Welcome to WebmasterWorld Guest from 126.96.36.199
Forum Moderators: phranque
Some of my pet peeves in business writing:
1. MOOT, MUTE
A moot point is one that is merely academic and not practical, or (less commonly today) one that is still open to discussion.
Something is mute if it makes no sound.
2. TACK, TACT
Take a different tack [take a different approach]
Use more tact [be diplomatic]
3. INTENTS AND, INTENSIVE
For all intents and purposes
NOT "For all intensive purposes." This phrase is a horrid cliche, IMO, but if we "must" use it, it should be used correctly.
4. PRINCIPLE, PRINCIPAL
The principal taught us many principles when he re-invested our retirement fund's principle.
Only "principal" is also used as an adjective: This is our principal goal.
5. AFFECT, EFFECT
The drug affected the patient.
The drug had several side effects.
We would like to effect a change.
6. ACCEPT, EXCEPT
We will accept most contributtions, except for illegally acquired funds.
7. ILLICIT, ELICIT
Let's elicit confessions of illicit behavior.
My own writing suffers from these problems as well. So, I'm wondering about:
1. Other common examples
2. Any software or other work-flow methods devoted to catching these little corruptions. When they slip through they can really make a site sound illiterate.
Of course I am willing to admit that I don't know proper subject/verb usage in Ireland, but saying she is much more thorough and easier on the eyes than me am still doesn't sound right.
How about it Mivox, who's correct?
Another pet peeve: you cannot modify unique. There is no very unique, totally unique, absolutely unique: it's either unique or it isn't.
A female friend's peeve: the use of woman, as in woman driver. It's female driver.
Another thing that bothers me is the use of a plural verb with a singular noun. There is a tendency to say "The Government are going to do this" rather than "The Government is going to do this".
And, finally, just to prove that I really am being obsessive, split infinitives set my teeth on edge, however sentences ending in prepositions don't really bother me, though I do prefer to use the possessive case of the personal pronoun with the present participle.
The battle is already lost. Merriam Webster's online dictionary lists woman as an adjective as well as a noun.
>> e-trade, e-business, e-commerce
e-trade: an online financial transaction (stocks, futures, banking)
e-business: an online business interaction that is internal to an enterprise or between a company and its business partners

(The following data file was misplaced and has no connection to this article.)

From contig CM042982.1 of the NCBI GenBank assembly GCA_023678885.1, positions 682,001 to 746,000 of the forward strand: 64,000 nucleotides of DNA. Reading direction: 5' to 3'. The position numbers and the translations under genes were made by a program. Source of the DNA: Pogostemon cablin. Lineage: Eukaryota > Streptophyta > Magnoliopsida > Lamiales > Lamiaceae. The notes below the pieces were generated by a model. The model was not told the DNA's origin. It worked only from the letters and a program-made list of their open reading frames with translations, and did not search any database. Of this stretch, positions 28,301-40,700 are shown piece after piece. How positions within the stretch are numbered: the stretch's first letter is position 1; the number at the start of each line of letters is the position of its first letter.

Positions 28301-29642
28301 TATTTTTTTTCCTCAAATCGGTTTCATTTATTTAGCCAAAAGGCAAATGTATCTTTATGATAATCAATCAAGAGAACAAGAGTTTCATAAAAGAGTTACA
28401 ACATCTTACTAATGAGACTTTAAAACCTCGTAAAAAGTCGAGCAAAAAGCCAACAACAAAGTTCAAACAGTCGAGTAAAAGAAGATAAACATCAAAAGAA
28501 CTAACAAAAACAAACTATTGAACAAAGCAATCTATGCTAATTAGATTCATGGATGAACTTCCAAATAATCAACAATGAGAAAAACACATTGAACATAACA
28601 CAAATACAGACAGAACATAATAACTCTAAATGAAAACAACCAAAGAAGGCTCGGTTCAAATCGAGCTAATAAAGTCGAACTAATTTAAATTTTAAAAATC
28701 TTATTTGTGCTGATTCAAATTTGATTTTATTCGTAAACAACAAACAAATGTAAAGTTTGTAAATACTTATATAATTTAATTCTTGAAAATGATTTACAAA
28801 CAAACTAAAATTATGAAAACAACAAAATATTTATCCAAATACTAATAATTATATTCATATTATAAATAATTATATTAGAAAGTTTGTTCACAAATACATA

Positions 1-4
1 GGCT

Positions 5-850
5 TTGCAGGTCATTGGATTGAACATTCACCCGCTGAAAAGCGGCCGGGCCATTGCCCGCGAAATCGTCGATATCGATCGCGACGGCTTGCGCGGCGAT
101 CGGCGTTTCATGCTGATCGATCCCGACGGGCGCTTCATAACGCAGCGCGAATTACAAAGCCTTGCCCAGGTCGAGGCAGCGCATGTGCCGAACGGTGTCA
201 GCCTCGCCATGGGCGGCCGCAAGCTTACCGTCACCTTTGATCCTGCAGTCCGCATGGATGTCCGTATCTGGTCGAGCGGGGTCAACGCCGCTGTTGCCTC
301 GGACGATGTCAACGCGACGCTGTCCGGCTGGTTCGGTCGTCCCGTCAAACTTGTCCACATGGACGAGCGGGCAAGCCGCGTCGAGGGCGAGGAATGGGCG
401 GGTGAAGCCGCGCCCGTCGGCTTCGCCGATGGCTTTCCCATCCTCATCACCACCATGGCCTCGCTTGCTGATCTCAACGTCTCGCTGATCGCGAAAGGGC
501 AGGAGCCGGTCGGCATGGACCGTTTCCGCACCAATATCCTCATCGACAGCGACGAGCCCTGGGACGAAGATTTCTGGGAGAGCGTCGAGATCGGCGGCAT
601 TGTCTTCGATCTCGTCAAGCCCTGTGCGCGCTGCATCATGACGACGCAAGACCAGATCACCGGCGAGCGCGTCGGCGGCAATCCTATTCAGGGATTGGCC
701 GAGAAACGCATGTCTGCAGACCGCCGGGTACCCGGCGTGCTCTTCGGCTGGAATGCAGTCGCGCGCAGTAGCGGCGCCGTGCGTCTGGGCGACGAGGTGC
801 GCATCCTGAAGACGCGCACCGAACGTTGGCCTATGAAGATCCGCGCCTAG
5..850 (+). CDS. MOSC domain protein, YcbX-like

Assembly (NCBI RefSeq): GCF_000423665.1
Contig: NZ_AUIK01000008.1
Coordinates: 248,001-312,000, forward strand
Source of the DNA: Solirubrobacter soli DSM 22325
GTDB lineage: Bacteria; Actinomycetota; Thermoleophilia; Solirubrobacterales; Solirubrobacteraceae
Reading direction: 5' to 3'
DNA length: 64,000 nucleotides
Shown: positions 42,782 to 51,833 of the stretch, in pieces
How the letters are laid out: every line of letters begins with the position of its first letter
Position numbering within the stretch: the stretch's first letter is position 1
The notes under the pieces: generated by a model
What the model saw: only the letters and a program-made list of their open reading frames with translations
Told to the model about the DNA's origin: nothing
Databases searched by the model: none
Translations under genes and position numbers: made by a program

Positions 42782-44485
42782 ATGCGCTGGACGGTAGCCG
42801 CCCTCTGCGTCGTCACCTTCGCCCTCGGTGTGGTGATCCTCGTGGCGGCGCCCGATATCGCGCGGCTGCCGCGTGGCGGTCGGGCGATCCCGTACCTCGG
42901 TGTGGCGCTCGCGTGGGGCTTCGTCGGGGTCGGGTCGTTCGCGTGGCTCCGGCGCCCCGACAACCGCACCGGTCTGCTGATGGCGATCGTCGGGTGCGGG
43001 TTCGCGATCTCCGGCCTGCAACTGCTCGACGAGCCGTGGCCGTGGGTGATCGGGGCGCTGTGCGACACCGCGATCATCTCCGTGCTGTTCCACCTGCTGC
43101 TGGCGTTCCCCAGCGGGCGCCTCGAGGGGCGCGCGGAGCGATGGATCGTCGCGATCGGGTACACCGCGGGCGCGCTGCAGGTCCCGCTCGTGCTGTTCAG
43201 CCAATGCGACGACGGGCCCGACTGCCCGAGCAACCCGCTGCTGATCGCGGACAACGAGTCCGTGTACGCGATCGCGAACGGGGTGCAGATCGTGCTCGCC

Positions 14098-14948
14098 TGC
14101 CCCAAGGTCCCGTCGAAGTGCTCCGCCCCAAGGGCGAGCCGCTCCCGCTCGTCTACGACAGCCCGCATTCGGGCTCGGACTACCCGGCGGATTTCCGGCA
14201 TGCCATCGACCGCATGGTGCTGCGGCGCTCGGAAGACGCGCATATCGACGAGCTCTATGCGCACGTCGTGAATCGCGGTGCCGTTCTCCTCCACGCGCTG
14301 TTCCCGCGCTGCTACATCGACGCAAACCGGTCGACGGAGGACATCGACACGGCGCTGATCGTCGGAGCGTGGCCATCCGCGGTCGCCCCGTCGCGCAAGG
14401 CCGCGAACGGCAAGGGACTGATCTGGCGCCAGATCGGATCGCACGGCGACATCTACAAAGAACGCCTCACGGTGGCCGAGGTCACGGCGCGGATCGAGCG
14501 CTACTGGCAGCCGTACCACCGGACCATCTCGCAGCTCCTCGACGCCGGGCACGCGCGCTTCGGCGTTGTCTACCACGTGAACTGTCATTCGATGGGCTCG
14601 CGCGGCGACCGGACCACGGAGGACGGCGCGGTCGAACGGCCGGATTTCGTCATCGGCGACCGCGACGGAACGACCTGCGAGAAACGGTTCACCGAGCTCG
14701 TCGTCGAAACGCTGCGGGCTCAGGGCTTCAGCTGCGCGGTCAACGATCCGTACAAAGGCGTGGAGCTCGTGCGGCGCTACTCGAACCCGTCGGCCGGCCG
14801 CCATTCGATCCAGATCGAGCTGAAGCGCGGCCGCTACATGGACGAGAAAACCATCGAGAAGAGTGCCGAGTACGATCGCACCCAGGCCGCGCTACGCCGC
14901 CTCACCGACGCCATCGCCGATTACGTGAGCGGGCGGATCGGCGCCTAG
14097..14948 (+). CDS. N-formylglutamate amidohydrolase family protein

e-commerce the public sale of goods and services online
André Dion and Serge Racine saw the potential in the craft brewing industry and made a move by purchasing outstanding shares of an almost defunked brewery in 1990.
I wonder if they ever removed all the funk, or if some of it remains to give their beer extra character.
" I will compliment (praise) you on your beauty if only because it complements (makes complete) my own."
assure/insure/ensure (granted, these can be used interchangeably, but it really bugs me when they are):
"I assure (remove any doubt) you that I can ensure (make sure, certain) your future wealth if you insure (arrange insurance for) your spouse."
Also, seems and seams...
>> .. no gender non-specific singular personal pronoun.
"They" actually IS the gender non-specific personal pronoun in English. It's the way people actually speak. According to MW:
The use of they, their, them, and themselves as pronouns of indefinite gender and indefinite number is well established in speech and writing, even in literary and formal contexts.
"And every one to rest themselves betake" -- William Shakespeare
"I would have everybody marry if they can do it properly." -- Jane Austen
"It is too hideous for anyone in their senses to buy." -- W. H. Auden
"No man goes to battle to be killed -- but they do get killed" -- G. B. Shaw
I know I prefer to read "they", rather than some odd expression which draws my attention to words themselves and away from meaning. For instance, "s/he" is an abomination, and using "she" alone is just plain silly in many situations.
The strange thing here is that generations of English speech and writing had the solution, but today it's being undermined.
model: a small copy or imitation of the real thing.
P.S. To all of my English friends and readers, that was a joke (self-deprecating humor). However, I understand that NFFC might want proof that it's not true ;)
This can be one of the hardest things for non English speakers to grasp. My experience is of course teaching to Chinese where "Ta" = he, she, it and they. Ta is written differently but pronounced the same which is why they (third person plural) often use incorrect gender when speaking. Can create some very interesting and funny situations.